For the sake of trying something different here at Bibliophila, Please, Thursday is now Thenadays.
Beware the Ides of March!
The Ides of March, as many of you know, is upon us today. According to various unreliable internet sources that I overuse, the Ides is the middle of the month and supposedly when the full moon is supposed to occur. It is the 15th day of March, according to the Roman calendar, and also the day that Julius Caesar was assassinated by his "buddies" at the Senate. It was such a significant event at the time (despite nearly every emperor being murdered by an enemy or heir), that "the Ides of March" became synonymous with the assassination, as it is now. Cicero is quoted as saying "The Ides of March are encouraging", instead of saying it gladdens his heart or gives him hope since their beloved tyrant was murdered. He knew that people would get his drift.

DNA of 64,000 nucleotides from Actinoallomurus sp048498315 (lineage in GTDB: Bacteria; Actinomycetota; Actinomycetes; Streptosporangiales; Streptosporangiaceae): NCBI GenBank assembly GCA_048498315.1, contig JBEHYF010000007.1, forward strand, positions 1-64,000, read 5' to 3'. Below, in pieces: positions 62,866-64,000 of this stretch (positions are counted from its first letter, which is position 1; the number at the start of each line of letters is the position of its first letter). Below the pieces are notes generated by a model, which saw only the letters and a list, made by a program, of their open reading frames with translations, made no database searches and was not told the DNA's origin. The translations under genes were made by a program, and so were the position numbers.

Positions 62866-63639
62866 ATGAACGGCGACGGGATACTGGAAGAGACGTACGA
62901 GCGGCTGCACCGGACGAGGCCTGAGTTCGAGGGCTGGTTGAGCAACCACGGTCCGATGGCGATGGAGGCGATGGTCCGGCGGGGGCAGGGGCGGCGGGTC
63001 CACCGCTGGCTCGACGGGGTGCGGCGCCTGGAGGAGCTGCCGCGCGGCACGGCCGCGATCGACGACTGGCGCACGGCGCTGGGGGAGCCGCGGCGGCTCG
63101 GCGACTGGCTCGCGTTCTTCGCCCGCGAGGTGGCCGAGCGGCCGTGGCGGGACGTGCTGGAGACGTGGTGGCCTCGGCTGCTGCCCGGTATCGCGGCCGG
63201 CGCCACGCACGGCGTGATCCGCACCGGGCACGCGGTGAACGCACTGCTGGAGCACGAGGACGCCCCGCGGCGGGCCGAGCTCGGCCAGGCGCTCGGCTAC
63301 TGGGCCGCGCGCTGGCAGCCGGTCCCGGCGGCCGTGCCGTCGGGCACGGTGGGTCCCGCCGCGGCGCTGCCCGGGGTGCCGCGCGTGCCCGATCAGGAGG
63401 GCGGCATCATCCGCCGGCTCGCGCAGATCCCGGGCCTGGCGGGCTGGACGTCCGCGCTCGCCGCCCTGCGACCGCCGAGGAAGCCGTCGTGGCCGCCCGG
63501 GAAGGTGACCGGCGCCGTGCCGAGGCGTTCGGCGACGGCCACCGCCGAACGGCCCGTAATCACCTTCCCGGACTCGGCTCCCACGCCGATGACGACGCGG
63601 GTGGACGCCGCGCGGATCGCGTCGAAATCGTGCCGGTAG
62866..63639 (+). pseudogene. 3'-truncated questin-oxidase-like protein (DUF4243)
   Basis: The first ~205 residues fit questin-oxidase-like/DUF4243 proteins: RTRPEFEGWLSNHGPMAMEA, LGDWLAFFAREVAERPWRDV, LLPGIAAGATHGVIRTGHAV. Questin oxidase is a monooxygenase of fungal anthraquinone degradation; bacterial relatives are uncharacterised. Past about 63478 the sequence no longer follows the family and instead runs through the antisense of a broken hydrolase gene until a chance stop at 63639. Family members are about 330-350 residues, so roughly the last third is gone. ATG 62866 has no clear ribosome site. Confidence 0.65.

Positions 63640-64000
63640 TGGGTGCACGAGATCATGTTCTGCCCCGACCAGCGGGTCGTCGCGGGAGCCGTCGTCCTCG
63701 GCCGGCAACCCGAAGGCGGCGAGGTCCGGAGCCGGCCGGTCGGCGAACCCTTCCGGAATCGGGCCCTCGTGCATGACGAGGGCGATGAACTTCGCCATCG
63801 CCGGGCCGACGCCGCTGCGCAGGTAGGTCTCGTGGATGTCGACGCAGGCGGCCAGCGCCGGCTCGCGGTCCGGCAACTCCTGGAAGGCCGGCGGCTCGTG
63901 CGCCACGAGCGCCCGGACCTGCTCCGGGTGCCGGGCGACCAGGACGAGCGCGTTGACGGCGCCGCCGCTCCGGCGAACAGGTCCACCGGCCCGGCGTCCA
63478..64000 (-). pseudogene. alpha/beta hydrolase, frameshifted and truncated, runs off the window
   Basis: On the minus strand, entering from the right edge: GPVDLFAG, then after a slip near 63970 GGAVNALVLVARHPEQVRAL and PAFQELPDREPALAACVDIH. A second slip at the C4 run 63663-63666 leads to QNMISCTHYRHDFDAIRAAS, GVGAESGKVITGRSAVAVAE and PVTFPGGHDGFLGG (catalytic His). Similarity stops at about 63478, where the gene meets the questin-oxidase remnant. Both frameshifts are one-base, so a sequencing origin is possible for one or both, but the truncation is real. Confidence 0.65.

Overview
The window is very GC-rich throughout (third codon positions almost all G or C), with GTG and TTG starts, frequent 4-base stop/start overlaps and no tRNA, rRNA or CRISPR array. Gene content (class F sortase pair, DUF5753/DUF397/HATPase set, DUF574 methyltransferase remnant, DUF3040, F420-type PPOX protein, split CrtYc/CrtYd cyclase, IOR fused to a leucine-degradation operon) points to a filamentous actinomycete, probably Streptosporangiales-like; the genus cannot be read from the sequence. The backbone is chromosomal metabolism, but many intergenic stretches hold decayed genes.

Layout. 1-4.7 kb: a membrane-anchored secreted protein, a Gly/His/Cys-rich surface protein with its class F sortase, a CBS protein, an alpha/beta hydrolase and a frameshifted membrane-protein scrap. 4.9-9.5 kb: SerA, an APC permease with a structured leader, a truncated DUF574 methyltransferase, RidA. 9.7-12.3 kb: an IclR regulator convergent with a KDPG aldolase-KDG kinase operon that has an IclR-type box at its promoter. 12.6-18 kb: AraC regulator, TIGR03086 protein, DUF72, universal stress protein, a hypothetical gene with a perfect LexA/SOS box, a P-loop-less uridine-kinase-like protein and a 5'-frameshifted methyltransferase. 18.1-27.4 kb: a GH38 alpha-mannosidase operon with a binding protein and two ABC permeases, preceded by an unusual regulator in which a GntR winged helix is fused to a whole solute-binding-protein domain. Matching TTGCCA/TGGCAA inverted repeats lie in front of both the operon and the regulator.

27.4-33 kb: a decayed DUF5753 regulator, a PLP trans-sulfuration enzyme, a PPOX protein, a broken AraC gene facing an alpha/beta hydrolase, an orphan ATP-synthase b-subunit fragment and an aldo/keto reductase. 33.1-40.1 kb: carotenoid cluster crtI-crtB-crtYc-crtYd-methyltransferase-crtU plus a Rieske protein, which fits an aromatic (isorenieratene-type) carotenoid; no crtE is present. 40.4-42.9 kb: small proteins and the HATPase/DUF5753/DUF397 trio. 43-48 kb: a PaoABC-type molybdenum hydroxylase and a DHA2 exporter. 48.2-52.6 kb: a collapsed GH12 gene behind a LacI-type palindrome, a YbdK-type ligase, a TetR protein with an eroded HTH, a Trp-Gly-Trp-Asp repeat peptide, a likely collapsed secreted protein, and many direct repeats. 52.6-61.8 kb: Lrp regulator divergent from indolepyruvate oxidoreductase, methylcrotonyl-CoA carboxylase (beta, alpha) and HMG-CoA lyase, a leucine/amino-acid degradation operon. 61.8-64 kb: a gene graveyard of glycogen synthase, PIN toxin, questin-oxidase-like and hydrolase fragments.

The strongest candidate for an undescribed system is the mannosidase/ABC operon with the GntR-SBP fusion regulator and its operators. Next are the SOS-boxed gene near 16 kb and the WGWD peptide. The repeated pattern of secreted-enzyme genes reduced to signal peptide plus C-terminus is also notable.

According to Plutarch (a major ancient historian), a seer told Julius Caesar that he would not live past March 15th, and like any good leader, he paid little mind to the person shouting at him on the street. William Shakespeare made that encounter popular in his work Julius Caesar. In case you did not know this, that literary masterpiece is offered for free over at Project Gutenberg. If you've never had the opportunity to read it, this is your chance to get your hands on it for free.
Oh, and if you have any friends named Brutus, you should probably not hang out at the capital with him today. Just sayin'.